House advances bill to hide fracking chemicals from public
The House of Delegates today advanced a bill that would exempt information about chemicals used in fracking from public disclosure – even in the event of an emergency.
On the floor of the House Jan. 27, Del. Scott Lingamfelter said fracking was “very safe.” Today, Lingamfelter declared the dangers of fracking “urban legends.”
HB 1679 was engrossed today and will be voted on by the House of Delegates tomorrow.
“The EPA recently concluded that fracking has contaminated drinking water,” said Democratic Caucus Chair Charniele Herring. “Fracking is not ‘very safe.’ Fracking poses a great risk to our environment, our health and our communities. I call upon the Republican Caucus to reevaluate its position and choose Virginia families over corporate interests.”
“By anticipating fracking emergencies, this bill directly contradicts Delegate Lingamfelter’s claim that fracking is ‘very safe,’” said House Democratic Leader Whip Alfonso Lopez. “In fact, the risks posed by fracking are so pervasive that there is a term for them: fraccidents. This bill is just another example of the Republican Caucus placing corporate interests over the safety of hardworking Virginians.”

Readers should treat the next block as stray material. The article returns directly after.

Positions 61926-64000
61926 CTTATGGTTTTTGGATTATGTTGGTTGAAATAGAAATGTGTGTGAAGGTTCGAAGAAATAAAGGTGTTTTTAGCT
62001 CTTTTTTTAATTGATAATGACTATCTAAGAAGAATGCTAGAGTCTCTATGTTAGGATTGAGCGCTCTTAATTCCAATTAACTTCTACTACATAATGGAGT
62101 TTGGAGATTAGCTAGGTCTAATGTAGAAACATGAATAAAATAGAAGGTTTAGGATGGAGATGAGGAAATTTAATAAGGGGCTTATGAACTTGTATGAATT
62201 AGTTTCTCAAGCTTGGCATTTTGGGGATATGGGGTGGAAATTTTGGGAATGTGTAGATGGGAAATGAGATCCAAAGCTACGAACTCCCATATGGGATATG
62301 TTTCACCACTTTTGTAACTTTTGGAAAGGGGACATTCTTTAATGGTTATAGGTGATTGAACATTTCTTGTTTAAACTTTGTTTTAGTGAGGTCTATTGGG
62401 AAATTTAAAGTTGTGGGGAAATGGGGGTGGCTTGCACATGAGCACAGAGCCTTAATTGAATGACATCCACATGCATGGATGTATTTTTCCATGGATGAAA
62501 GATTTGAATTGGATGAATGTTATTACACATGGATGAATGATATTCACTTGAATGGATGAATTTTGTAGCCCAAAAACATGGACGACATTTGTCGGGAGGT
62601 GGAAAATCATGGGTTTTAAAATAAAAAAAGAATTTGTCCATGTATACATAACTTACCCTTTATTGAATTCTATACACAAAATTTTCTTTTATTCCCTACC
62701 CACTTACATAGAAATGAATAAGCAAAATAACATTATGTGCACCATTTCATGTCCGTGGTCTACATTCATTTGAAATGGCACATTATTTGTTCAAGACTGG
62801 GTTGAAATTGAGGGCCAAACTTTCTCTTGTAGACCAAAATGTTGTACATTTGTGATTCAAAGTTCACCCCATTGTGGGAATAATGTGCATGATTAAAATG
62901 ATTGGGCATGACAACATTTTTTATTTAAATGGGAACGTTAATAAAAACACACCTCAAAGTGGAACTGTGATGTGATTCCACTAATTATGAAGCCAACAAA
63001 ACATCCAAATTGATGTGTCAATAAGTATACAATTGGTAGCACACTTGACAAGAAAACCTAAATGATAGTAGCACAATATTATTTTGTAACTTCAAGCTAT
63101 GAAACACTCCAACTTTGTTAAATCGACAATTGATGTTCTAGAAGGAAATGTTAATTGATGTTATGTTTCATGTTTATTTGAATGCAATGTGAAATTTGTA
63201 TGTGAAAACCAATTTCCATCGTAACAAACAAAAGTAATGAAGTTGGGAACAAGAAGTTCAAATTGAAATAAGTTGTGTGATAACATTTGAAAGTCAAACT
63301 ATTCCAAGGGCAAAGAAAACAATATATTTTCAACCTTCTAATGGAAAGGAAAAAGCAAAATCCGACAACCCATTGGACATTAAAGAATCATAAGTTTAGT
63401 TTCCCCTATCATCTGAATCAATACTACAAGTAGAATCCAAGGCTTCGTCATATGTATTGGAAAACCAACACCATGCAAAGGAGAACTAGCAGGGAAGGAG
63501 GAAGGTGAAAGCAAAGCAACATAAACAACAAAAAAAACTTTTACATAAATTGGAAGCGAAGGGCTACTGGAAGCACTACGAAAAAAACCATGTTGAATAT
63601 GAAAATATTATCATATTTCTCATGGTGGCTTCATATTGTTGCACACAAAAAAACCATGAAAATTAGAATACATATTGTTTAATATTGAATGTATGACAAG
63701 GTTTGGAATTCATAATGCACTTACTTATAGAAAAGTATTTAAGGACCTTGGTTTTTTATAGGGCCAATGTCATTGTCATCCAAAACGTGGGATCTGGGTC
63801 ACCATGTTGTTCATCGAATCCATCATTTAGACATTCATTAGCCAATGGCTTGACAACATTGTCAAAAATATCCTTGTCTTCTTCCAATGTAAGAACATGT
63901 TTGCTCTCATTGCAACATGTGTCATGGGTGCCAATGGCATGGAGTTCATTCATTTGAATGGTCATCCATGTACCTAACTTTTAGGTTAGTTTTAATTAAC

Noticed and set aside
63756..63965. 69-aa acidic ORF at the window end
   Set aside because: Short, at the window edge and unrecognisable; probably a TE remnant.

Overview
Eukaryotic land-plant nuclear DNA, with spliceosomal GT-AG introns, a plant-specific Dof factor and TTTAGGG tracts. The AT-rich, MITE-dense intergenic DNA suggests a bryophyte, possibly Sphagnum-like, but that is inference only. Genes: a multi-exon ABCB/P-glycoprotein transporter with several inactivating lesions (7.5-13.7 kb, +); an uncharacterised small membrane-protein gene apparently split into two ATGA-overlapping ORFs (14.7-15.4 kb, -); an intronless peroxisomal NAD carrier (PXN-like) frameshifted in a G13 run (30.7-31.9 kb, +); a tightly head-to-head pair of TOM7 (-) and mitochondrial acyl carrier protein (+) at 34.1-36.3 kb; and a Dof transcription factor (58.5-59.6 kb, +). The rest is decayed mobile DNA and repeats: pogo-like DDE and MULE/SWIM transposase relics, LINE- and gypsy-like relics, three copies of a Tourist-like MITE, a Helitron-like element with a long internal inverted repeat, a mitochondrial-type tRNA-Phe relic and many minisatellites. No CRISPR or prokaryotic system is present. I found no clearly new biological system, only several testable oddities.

HB 1679 would protect information about chemicals used in fracking as “trade secrets.” The bill explicitly provides that even in the event of an emergency, the Department of Mines, Minerals and Energy would be prohibited from disclosing information about those chemicals to the public.
Last week, Republicans in the House of Delegates passed a bill that would exempt the concentrations of chemicals used in fracking from public disclosure.